American single malt definition could boost growth
The American Single Malt Whiskey Commission (ASMWC) believes setting a standard for the category would boost growth for regional whiskeys nationwide.
Earlier this month, trade groups the Distilled Spirits Council of the US (Discus) and the ASMWC came together to propose a new definition to the Alcohol and Tobacco Tax and Trade Bureau (TTB) for American single malt whiskey.
The ASMWC is a national association representing nearly 100 producers of American single malts.
The TTB was due to publish a new standard for the category in December 2021, according to the association.
Tom Hogue, director, congressional and public affairs of the TTB, explained: “At this point, we should be able to get something out in the very near term.”
Steve Hawley, president of ASMWC, considered how innovation would be carried out after a standard is established for US single malts, forecasting the growth of “regional whiskies”.
He said: “Since 2016, when we first sat down to draft this, innovation has been at the top of our mind. We all believe that the strength of American single malt whisky is innovation and creativity.”
A large factor for the space for innovation and creativity within the category is the country’s climate, explained Hawley.
“I would point to the diversity of America geographically, in terms of what creative direction holds more weight than others. Regional styles [of whiskey] are emerging within America,” he said.
“There is debate within our membership about whether that’s happening or not, whether it should happen or could happen. There is so much to explore within American single malt, so much which is yet to be discovered.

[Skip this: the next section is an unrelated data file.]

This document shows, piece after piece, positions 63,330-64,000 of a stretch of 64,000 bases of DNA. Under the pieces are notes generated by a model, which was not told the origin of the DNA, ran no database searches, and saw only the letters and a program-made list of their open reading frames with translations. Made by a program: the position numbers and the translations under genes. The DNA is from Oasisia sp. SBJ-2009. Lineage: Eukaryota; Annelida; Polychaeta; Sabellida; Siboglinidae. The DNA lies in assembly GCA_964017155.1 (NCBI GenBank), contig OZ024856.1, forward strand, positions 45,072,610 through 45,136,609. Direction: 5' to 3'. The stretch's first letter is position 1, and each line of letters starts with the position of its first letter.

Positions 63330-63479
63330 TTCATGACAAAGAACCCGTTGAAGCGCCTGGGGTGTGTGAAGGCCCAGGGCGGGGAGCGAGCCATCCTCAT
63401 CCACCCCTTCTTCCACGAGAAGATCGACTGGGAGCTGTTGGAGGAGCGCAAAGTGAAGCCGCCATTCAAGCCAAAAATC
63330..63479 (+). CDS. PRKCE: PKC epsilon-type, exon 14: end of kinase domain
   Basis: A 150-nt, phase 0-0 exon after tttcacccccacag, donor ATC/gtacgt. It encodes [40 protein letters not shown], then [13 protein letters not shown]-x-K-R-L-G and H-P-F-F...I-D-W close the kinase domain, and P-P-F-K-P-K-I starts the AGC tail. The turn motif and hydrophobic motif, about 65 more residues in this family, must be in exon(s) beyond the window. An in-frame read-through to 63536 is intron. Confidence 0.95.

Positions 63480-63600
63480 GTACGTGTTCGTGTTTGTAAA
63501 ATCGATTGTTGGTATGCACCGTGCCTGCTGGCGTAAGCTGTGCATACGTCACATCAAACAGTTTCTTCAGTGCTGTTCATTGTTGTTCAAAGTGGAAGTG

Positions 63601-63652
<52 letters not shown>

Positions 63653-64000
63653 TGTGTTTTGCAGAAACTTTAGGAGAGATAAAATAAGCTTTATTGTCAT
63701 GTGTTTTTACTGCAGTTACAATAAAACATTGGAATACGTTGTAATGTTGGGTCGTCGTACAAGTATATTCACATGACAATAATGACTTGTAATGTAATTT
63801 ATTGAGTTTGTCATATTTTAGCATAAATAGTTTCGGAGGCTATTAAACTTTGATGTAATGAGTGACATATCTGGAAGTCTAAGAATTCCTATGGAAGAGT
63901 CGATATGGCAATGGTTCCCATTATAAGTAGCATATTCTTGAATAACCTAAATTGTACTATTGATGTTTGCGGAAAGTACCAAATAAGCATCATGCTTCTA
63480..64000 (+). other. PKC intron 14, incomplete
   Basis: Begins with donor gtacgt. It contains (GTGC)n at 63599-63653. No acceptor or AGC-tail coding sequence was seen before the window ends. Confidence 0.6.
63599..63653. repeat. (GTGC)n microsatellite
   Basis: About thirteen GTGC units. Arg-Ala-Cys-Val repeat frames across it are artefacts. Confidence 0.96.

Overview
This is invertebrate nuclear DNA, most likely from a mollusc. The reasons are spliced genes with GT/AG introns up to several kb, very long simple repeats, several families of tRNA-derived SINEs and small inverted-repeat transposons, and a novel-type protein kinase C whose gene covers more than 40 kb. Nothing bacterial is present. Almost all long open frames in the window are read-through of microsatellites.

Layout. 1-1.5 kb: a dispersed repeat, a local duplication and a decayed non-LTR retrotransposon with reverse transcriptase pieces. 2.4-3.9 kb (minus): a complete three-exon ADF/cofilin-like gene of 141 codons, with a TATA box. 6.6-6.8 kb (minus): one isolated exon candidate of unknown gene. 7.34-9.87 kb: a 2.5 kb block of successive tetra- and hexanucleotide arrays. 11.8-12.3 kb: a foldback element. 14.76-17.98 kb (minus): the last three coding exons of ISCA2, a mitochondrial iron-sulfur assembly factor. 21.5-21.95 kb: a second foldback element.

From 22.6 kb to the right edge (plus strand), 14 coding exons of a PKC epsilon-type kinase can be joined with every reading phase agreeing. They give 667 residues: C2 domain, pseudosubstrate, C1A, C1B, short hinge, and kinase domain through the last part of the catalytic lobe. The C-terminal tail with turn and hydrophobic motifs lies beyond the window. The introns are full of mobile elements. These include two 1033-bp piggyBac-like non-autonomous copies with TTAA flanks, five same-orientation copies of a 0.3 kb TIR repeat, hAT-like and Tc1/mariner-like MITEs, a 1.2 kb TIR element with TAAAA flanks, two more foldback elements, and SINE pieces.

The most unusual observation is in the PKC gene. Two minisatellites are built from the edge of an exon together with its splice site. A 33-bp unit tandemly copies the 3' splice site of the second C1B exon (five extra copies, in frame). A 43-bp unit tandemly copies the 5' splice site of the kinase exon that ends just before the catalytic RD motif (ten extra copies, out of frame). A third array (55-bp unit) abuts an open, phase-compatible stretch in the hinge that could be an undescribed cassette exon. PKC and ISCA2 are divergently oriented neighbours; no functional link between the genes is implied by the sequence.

“Different distillers and regions are exploring in different ways – they’re all valid and proving to be delicious. It’s a pretty exciting time. This is the next big thing in whiskey.
“Out of any category I see out there now, it’s the most buzz-worthy thing.”
An ‘inclusive’ category
The meeting in 2016, held for distillers to draft the definition, took place in Chicago, US, and comprised a dozen distillers, including representatives from Copperworks Distilling and Westward Whiskey.
Jason Parker, co-owner and president of Copperworks Distilling, explained another reason that US single malts will leave space for innovation is its aim to be “inclusive” in setting a standard, while “traditional categories are trying to be exclusive”.
“With American single malt whiskey, we have the most innovation compared to other countries. We have more freedom,” he explained. “There’s a really big difference between US single malt and traditional categories in what we’re trying to do.
“It’s not often in this lifetime you get see the birth of a new category of whiskey, and this is happening right now.”